In the first of a series of articles dedicated to safe lifting in de logistics sector, Hubert Boter, senior project engineer at Netherlands-headquartered Eager.one, considers the challenges of working at height – specifically, the demands of servicing onshore wind turbines.
Have you ever considered that it is possible to work in a confined space but have the opportunity to enjoy the best view of your life – 360 degrees around as far as you can see?
That is possible when you are a wind turbine technician, tasked with working in the nacelle of a turbine replacing yaw motors, gearboxes, generators and other critical components.
Up-tower lifting is an emerging market and requires highly specific equipment that combines complex engineering with the demands of limited space and health and safety requirements.
The process starts by preparing the nacelle for the components exchange. Covers, panels and lids are opened or removed, depending on the manufacturers’ specifications, among other prescribed tasks.
Smaller parts are lifted through the tower or through a hatch at the rear of the nacelle. These parts are moved by hand and assembled into a small crane foundation. After opening the roof using handheld tools, a crane is built out of lightweight components on top of the foundation. When installed, a function test is performed and the technician is ready for the first lift.
Components weighing up to 800 kg (0,8 tons), such as yaw motors, can now be exchanged. A component is lifted from its location in the nacelle, slewed over the edge and lowered to the ground. The new items are installed. If heavier components need to be removed and exchanged, the crane is used to lift the parts required for a larger crane foundation.
This foundation is mounted on the strong points of the bed frame. A larger crane can then be lifted up-tower and installed on this new build base. Thereafter, a power pack and an electric chain hoist with a chain bag are lifted and installed on the second crane. Everything is connected and function tested.
This crane has a maximum lift capacity of 2,9 tons and is capable of removing a complete nacelle roof, opening a gearbox, exchanging a helical gear or intermediate shaft (IMS), etc.
If this second crane is still short on capacity, there is the possibility to install an even larger crane that can lift gearboxes and generators.
This crane consist of four major parts that clicks together like Lego. Everything is hydraulically and electrically connected, and a third function test will take place. This largest crane is capable of performing a gearbox or generator exchange. The maximum capacity is 27 tons at a reach of 3.75 m. Maximum outreach is 7 m.
When the component is replaced, the cranes can be demobilized in the inverse sequence to how they were assembled.
Understandably, it can become quite crowded in the nacelle and it is extremely important to be aware that something may go wrong.
In an emergency situation, workers may need to abandon or evacuate the nacelle. A technician may have been injured up-tower and require immediate evacuation. Or, a dangerous situation may have arisen, forcing everybody to leave the turbine.
The area where technicians work is classified as a confined space, or ‘zone 1’, according to industry specifications. There is normally one exit in the nacelle – it is the way you came in, which is through the tower.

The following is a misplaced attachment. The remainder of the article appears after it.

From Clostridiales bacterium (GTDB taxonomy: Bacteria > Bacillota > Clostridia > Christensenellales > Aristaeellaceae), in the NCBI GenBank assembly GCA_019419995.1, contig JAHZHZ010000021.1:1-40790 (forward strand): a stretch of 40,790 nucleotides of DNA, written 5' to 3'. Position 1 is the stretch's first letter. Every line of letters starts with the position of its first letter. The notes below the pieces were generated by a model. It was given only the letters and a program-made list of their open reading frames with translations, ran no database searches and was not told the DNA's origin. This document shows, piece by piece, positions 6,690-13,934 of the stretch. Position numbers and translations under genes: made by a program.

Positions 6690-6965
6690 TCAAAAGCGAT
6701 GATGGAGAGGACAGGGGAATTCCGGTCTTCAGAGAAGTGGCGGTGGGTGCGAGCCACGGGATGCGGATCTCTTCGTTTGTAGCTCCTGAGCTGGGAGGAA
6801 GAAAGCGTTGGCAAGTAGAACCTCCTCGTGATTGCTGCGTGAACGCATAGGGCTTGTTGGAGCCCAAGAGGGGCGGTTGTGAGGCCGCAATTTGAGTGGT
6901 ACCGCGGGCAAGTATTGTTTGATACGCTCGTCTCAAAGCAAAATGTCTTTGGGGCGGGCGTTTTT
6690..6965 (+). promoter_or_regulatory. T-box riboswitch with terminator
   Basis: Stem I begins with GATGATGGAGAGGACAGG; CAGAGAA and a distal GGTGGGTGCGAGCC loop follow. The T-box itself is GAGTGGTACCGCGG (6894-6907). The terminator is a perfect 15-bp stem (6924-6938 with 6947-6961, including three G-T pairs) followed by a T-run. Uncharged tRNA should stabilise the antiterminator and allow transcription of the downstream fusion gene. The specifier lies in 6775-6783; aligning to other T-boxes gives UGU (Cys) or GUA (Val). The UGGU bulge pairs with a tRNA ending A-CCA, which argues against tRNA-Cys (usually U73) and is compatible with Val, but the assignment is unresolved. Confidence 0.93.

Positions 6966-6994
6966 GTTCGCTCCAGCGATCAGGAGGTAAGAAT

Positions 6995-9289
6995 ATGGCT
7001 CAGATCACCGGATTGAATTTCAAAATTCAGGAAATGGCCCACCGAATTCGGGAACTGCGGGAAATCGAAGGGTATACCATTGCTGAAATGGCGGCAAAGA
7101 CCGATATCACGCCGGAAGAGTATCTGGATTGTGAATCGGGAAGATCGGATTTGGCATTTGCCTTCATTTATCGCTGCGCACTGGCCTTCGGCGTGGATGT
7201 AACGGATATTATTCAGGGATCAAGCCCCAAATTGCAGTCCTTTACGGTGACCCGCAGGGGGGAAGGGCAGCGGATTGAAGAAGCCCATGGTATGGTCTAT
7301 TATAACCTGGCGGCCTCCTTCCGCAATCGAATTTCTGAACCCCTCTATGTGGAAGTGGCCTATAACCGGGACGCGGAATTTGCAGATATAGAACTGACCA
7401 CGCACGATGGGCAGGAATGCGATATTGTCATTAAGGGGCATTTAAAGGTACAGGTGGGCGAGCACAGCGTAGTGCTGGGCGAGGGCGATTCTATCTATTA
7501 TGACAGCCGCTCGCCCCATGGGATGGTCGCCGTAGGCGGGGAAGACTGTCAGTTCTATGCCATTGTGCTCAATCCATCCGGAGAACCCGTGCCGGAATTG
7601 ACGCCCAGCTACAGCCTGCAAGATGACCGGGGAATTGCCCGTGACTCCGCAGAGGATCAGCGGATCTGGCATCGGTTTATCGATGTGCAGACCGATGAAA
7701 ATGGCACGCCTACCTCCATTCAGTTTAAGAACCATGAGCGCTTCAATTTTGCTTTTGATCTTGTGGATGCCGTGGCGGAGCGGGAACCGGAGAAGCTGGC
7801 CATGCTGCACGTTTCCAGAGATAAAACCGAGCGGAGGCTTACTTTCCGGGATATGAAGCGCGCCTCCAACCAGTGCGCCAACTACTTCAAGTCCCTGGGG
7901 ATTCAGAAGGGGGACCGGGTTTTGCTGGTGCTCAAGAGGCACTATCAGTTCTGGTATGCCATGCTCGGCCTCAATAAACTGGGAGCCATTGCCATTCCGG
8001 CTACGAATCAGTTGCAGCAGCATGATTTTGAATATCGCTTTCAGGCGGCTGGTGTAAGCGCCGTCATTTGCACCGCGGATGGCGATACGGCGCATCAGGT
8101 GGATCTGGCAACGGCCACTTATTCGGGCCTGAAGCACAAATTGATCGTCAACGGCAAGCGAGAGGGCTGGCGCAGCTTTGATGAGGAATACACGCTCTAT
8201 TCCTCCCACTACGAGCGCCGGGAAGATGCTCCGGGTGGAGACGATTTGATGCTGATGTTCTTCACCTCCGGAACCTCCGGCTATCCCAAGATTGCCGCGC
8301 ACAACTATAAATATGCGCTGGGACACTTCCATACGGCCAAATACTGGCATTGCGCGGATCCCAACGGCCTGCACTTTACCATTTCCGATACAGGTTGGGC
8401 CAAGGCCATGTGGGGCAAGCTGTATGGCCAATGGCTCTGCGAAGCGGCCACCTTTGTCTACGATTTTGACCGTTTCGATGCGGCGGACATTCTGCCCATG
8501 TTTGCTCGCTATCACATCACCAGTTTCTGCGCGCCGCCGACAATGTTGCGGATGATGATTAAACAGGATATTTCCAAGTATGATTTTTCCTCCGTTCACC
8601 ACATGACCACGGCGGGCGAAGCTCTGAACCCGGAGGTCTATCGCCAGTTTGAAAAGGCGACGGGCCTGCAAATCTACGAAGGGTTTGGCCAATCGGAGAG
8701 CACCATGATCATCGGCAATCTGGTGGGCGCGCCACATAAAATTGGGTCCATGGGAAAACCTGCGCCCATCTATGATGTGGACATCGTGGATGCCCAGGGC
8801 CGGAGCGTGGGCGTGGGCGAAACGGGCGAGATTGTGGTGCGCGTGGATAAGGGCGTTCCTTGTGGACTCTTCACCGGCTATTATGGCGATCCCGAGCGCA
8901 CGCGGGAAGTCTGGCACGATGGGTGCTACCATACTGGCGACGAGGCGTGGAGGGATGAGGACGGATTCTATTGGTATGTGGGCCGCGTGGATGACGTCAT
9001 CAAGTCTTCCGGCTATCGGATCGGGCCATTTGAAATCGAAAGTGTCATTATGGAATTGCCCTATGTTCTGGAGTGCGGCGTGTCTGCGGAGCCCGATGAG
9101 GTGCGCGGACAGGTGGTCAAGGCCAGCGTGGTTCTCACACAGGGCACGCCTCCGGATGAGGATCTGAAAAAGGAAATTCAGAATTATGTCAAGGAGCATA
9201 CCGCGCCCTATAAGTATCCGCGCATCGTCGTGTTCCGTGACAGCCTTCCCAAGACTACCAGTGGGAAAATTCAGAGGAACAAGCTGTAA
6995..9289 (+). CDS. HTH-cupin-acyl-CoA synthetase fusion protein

Alternative routes include:
It should be noted that an escape to the roof is only feasible if a technician can be picked up by helicopter.
The service hatch in the floor of the nacelle is another possible escape route, with the technician using a descent system to reach ground level.
Every wind turbine has evacuation instructions drafted by the turbine manufacturer. These instructions describe procedures for an emergency. A descent should be carries out with care and while using a full fall arrest system.
Evacuation of an injured co-worker can be executed in two different ways – either horizontally or vertically.
Vertical evacuation is when the patient is able to use the normal descent methods, either alone or with help, or when the patient may be suspended vertically during rapid lowering from the nacelle or from the tower ladder. Horizontal evacuation is undertaken when the patient has an injury that would be life-threatening if evacuation took place in an upright position. The patient must lie in horizontal position during the entire evacuation, ruling out certain escape routes (which differ from turbine to turbine).
As up-tower lifting technology increases in prominence, mechanical, electrical and hydraulic engineering will advance too.
Nevertheless, an important aspect of both turbine and lifting equipment design must be safety. Technicians must always keep the safety aspects of working at height and working in a confined space in mind. And, when you are up-tower, take a moment and enjoy the view.
The content of this article is intended to provide a general guide to the subject matter. Please contact us for specialist advice about your specific circumstances.
This article was also published in the July/August edition of HLPFI magazine. Read the online version here.
Read also about our challenge to design such a lightweight and optimized crane base, taking into account the lack of available space in the turbine.
Are you interested to learn more? Please check out this additional article about the YawHook™, a crane which can assembled by hand in wind turbine nacelles.
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